Business

A lost cause

Copps calls it bargaining, others see a messy retreat

Bruce Wallace June 7 1999
Business

A lost cause

Copps calls it bargaining, others see a messy retreat

Bruce Wallace June 7 1999

A lost cause

Copps calls it bargaining, others see a messy retreat

Bruce Wallace

It is not in Jean Chrétiens nature to spend much time worrying about the sensitivities of his cabinet ministers. So when he woke up in Calgary one morning last week and, after listening by phone to his daily briefing on Kosovo, asked aides in his Ottawa office, “How’s Sheila doing?” it was a measure of the soft spot he retains for Heritage Minister Sheila Copps. The day before, Copps had performed one of the most unpleasant tasks in politics: publicly explaining why a clear climbdown from a position of principle was, in fact, nothing less than a wise and winning compromise. The Prime Minister was wondering how she was holding up.

The Copps pirouette came over Bill C-55, legislation she introduced to protect Canadian magazines from American incursions into the Canadian advertising market. It was a bill she had loudly and aggressively defended as essential to the Canadian industry’s survival. She insisted that Washington’s threats of mas-

sive retaliation were nothing but bullying—diplomatic trash talk to be ignored. The Liberals, as it turned out, could not ignore it. And Copps’s highwire act left even friends “scratching our heads at why she let herself get so far out on a limb without any way back,” as one put it. The result was the messy retreat that was widely seen as a personal defeat.

Not that the scrappy Hamilton MP would accept that interpretation. Her hardline stance had been nothing more than positioning—“basic Negotiating 101 ”—Copps told Macleans. “I’m from Steeltown and steelworkers know how to negotiate.” Those critics who said she was happily taking Canada into a trade war with the United States were “crazy,” she said. “I had no interest in a trade war; I wanted a deal. I’ve been elected in every election since 1984 and it was not by being a political idiot.”

Yet it is hard to think of a minister less likely to fit with Chrétiens cautious governing style than Copps. The Prime Minister likes his politics without bumps. Copps seems to steer for them.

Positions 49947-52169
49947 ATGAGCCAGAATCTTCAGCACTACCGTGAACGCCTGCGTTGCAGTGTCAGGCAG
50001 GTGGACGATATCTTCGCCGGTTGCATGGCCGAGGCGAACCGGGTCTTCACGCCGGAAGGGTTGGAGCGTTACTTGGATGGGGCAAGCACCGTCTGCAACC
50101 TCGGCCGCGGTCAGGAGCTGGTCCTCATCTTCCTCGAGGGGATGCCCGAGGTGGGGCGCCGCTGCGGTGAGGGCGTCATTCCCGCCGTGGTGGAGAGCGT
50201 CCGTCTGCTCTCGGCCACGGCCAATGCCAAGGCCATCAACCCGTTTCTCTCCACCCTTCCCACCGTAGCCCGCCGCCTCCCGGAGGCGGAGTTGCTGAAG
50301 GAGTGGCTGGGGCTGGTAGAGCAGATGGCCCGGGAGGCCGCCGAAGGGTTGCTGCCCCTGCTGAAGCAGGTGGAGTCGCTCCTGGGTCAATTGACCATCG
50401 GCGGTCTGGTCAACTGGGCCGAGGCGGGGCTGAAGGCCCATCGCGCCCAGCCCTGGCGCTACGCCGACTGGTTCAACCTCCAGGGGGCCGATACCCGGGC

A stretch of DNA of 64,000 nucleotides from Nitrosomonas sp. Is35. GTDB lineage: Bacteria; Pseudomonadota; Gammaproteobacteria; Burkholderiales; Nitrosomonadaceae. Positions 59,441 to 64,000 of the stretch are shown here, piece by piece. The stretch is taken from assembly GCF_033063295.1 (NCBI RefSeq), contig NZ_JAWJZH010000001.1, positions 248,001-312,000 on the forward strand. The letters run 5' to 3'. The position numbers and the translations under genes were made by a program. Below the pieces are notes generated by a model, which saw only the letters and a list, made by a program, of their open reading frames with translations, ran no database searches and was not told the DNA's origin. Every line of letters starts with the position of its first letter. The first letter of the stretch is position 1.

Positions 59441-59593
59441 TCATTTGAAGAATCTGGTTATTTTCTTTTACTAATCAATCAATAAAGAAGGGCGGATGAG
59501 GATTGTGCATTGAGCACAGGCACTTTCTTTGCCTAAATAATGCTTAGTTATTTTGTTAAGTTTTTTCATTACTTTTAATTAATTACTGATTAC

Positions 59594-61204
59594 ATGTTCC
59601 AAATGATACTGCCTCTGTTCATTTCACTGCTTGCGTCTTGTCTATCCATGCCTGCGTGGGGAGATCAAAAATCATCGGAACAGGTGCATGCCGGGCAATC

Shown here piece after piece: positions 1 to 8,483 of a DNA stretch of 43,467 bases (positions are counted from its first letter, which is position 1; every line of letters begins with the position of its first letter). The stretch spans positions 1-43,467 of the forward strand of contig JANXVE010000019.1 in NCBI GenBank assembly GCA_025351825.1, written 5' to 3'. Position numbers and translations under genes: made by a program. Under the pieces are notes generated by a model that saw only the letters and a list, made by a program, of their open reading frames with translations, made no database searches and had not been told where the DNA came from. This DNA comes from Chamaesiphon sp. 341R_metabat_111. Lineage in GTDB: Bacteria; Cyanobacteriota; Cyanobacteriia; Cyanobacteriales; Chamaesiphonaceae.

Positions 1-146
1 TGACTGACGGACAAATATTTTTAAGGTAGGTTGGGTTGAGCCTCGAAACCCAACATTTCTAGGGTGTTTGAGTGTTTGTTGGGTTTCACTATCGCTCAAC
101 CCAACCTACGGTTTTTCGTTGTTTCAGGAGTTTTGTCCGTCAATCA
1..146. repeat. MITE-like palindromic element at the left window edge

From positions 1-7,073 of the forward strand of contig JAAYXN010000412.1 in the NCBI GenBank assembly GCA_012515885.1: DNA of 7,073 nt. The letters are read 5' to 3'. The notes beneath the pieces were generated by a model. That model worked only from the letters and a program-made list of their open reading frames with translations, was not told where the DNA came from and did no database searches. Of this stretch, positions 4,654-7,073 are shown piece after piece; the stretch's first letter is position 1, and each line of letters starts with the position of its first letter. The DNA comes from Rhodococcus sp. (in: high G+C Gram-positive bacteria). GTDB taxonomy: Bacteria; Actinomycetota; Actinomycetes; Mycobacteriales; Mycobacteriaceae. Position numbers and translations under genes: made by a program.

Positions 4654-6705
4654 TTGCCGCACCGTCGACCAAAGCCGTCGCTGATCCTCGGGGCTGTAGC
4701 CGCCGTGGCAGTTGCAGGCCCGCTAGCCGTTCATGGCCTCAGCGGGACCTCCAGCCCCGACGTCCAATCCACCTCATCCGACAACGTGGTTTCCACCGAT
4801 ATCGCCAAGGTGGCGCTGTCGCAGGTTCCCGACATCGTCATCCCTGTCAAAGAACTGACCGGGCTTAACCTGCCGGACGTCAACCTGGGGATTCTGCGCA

“I’m not saying she picks fights,” says friend and former policy adviser Andrew McDermott. “But when one lands in her lap, her attitude is: damn the torpedoes.”

Employing that confrontational style through a series of battles has left Copps ever more isolated among her Liberal colleagues (cabinet ministers may have originally blessed Bill C-55 but they scrambled to distance themselves from its radioactive fallout). The magazine fight ratded her. Her dare to the Americans brought her into head-banging conflict with two of Chrétiens confidants: his nephew, Raymond Chrétien, who is Canada’s ambassador to Washington; and longtime adviser Eddie Goldenberg. Both men were appalled at the thought of a trade war’s damage and fought her all the way. Washington also drew blood by proposed retaliation on the steel industry, the heart of Copps’s Hamilton base. “Believe me, Sheila really felt the pressure,” said her spokesman Jacques Lefebvre.

That Copps plowed ahead signalled her belief in the cause—and a conviction she had the Prime Minister’s backing. “When the PM says in cabinet, ‘I’ve heard the arguments and I’m with you,’ it is human nature to think you are on the right track,” said a Copps adviser. But in the end, Chretien also recognized the need to deal. With trade officials on both sides locked in a death grip, the Prime Minister took the issue to a higher level. In Washington this April for the NATO summit, Chrétien raised the magazine dispute and the spectre of a trade war with U.S. President Bill Clinton. Clinton told Chrétien he had never heard of the problem. It wasn’t on the American political radar.

With negotiators still spitting at each other in May, Chrétien again went around them by calling Clinton (furious at reports she was excluded from the final push for a deal, Copps repeatedly insisted: “It was my suggestion to call the President”). With everyone instructed to bend, a deal was finally reached. “If I hadn’t been so strong, we would not have gotten what we did,” Copps claims. “And I would not for a moment,” she adds, “have done it differendy.”